Pratt: Brohm has tools to avoid post-Petrino effect

November 30, 2013, Bowling Green, Kentucky, USA_ | WKU coaches yell to the players for the next play. WKU won 34-31 against Arkansas State on Nov. 30, 2013 at Houchens-Smith Stadium.

Elliott Pratt

As history has shown, where ever Bobby Petrino goes, there’s a trail of misfortunes that lingers around the school which he leaves for at least a few years.

At Western Kentucky, Jeff Brohm is trying to disprove that theory.

Let’s take a look at what this Petrino effect is exactly.

When Petrino left Louisville, he was leaving a program that he had taken to new heights with a 41-9 record, an Orange Bowl victory, and a move from Conference USA to the former Big East.

When he bolted for the NFL, Louisville brought in Steve Kragthorpe from Tulsa to hopefully continue the success Petrino had brought.

Instead, what happened was a 15-21 record over the next three years that led to his firing following the 2009 season.

Now let’s head to Arkansas in 2008. Petrino makes the Razorbacks a Top-5 team with a visit to the Sugar Bowl in 2011 and a Cotton Bowl win in his last season.

Then there’s the scandal that led to his firing and the eventual hiring of the sideshow character of John L. Smith as his replacement.

After Smith’s 10-month contract was out, Arkansas hired Brett Bielema from Wisconsin. The Razorbacks didn’t win a game in the Southeastern Conference last year and are 2-14 in the league in two seasons.

As evidence reveals, life after Petrino is traditionally a train wreck.

“Without question, when you follow a guy like him, it’s a tough path to follow,” Brohm said at WKU’s Media Day. “I understand and trust me, we’ve tried to do everything – I’ve tried to do everything to make sure that doesn’t happen. (Petrino) is an outstanding coach. I feel like we’re in good position right now. I think we’re in good shape and the continuity that we have in things are very similar to what we’ve done last year. So it’s not like you’re breaking in new guys and changing it up on them.”

You have to give Brohm that to work with. This isn’t a new system that the 2014 Topper team is learning. Kragthorpe was brought to Louisville externally from Tulsa, and John L. Smith was losing his mind every time he stepped in front of a camera.

Brohm is in-house, knows the system, and is focused on maintaining what was established in the one year that Petrino led WKU.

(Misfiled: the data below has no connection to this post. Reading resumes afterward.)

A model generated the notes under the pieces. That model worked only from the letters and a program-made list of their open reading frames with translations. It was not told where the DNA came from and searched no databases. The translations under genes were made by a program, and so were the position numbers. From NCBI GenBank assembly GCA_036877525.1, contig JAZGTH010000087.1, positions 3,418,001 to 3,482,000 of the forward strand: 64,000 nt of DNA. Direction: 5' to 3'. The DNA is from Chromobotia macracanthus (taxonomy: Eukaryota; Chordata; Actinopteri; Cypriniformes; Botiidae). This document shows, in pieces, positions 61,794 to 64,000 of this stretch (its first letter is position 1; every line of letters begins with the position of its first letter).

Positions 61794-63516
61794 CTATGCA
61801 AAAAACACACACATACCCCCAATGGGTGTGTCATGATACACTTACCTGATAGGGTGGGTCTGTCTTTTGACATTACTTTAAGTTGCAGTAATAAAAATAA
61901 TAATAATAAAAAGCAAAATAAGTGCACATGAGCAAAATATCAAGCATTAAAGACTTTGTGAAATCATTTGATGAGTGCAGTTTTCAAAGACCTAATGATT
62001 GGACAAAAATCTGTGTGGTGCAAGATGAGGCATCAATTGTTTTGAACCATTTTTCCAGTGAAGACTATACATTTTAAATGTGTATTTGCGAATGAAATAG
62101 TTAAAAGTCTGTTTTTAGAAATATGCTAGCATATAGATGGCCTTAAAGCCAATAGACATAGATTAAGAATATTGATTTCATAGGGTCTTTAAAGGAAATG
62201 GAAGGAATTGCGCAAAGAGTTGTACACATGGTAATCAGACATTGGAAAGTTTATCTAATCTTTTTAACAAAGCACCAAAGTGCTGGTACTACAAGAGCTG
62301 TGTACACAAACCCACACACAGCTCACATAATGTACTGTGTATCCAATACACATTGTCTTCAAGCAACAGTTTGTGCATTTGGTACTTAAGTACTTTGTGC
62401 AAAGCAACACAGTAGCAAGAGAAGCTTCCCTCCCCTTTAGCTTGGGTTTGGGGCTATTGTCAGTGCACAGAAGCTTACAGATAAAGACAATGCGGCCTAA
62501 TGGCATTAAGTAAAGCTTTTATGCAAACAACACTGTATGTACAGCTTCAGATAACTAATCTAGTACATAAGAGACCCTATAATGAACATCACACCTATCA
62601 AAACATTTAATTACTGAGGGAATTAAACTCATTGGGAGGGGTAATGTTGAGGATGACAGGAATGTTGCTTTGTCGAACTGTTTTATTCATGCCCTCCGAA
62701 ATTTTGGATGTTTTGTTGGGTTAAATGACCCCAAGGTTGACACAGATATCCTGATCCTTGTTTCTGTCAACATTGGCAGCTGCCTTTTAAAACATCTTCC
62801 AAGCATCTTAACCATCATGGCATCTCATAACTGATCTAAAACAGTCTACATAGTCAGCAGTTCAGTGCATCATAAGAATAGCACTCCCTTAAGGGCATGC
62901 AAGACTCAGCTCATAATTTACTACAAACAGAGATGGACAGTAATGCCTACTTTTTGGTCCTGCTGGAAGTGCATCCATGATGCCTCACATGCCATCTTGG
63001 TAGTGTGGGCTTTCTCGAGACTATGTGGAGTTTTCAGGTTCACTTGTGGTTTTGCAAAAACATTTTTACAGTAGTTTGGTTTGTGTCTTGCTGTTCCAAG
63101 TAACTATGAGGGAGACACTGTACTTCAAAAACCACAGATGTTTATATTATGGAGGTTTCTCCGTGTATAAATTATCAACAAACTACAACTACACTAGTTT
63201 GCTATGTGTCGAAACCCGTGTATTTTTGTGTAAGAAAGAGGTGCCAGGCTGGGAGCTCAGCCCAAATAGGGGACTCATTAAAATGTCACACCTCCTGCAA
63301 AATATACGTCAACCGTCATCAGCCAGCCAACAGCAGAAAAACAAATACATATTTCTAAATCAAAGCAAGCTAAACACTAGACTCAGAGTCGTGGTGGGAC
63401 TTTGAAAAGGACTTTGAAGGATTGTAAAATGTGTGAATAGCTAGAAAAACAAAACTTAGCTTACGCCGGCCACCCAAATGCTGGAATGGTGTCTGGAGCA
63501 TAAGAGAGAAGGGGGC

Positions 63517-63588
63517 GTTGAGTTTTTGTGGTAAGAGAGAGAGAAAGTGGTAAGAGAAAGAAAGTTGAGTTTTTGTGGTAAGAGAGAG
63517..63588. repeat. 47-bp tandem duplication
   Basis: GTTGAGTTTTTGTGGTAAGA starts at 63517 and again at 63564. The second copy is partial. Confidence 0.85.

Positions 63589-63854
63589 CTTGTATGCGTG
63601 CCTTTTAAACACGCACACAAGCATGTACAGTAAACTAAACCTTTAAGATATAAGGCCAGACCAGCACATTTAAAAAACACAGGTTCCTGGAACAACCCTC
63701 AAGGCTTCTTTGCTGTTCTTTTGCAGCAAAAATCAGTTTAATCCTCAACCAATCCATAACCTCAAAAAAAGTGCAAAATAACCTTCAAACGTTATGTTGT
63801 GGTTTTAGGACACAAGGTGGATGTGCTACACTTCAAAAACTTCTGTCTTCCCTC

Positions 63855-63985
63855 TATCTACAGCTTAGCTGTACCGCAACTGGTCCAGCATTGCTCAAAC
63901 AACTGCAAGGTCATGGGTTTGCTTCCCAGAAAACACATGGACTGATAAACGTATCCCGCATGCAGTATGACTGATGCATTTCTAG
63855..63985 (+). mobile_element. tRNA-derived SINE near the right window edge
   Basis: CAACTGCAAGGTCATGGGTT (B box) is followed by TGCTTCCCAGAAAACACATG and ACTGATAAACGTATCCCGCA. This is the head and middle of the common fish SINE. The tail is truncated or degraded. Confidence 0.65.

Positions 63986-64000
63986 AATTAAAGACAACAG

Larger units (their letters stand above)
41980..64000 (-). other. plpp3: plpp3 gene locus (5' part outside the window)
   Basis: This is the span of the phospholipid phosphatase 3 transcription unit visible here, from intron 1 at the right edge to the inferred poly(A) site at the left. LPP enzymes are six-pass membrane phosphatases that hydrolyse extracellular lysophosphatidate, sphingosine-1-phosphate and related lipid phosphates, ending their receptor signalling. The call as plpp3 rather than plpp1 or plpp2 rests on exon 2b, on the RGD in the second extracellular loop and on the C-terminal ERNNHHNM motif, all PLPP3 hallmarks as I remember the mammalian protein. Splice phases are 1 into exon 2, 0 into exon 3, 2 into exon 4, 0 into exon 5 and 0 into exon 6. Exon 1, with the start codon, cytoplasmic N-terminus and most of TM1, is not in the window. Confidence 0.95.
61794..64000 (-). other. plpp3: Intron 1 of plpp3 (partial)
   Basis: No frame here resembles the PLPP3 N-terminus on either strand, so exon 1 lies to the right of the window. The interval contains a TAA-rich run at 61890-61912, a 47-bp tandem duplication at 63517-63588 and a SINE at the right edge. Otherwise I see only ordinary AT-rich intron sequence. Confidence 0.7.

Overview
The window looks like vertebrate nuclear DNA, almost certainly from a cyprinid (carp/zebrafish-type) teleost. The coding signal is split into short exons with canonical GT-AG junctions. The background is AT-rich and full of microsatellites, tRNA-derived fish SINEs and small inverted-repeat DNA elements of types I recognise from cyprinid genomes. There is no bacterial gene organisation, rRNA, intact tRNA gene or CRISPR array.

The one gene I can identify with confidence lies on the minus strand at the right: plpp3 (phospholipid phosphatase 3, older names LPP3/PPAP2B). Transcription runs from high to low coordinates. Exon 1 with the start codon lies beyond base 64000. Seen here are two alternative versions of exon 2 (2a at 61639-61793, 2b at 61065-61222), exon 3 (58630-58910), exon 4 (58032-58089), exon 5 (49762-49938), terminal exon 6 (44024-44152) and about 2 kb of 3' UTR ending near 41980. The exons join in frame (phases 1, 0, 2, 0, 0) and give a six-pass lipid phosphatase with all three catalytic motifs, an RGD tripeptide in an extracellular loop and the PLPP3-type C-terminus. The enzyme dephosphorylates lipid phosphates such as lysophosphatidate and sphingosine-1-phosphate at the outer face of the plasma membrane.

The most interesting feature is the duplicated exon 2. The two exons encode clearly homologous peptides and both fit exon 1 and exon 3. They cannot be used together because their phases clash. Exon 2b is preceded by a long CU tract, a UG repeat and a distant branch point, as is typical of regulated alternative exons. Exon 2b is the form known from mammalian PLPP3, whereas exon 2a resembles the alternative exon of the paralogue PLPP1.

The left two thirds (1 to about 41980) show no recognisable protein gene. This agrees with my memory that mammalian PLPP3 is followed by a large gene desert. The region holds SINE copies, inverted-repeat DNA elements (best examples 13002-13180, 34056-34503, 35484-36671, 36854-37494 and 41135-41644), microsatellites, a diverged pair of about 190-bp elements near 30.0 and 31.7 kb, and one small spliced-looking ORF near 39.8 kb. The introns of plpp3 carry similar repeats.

Perhaps if the story were Petrino leaves and the university hires an outsider with a different philosophy, then WKU would suffer like the other schools after this upcoming season.

But as of now, all signs point to that idea being turned away. Brohm is in the position he’s in now because a Petrino exit was inevitable.  It came sooner than most expected, but nonetheless, Brohm passed his 12 month audition because of his proven leadership.

His players are confident in that. The discipline that Petrino brought to this team through a complex scheme of X’s and O’s resonates through the same philosophy Brohm is instilling in those who are now his players.

“First and foremost, Petrino is a great coach,” sophomore defensive end Kalvin Robinson said. “He’s one of the best coaches you can ever have. One thing he knew was the game of football. Having coach Brohm be under him for so long, I feel like they’re just the same person. They have the same coaching styles. They’re both great people.”

Continuity echoes from the players onto the coaches. Brohm only had to fill four position coaching spots on his staff for this year. Defensive coordinator Nick Holt had the opportunity to leave WKU for a bigger program, but he believed in what he, Brohm, and other coaches could do for the Toppers.

If the Petrino effect is real for WKU, we won’t know it until a few months down the road. But for now, all signs indicate Brohm has other plans in mind.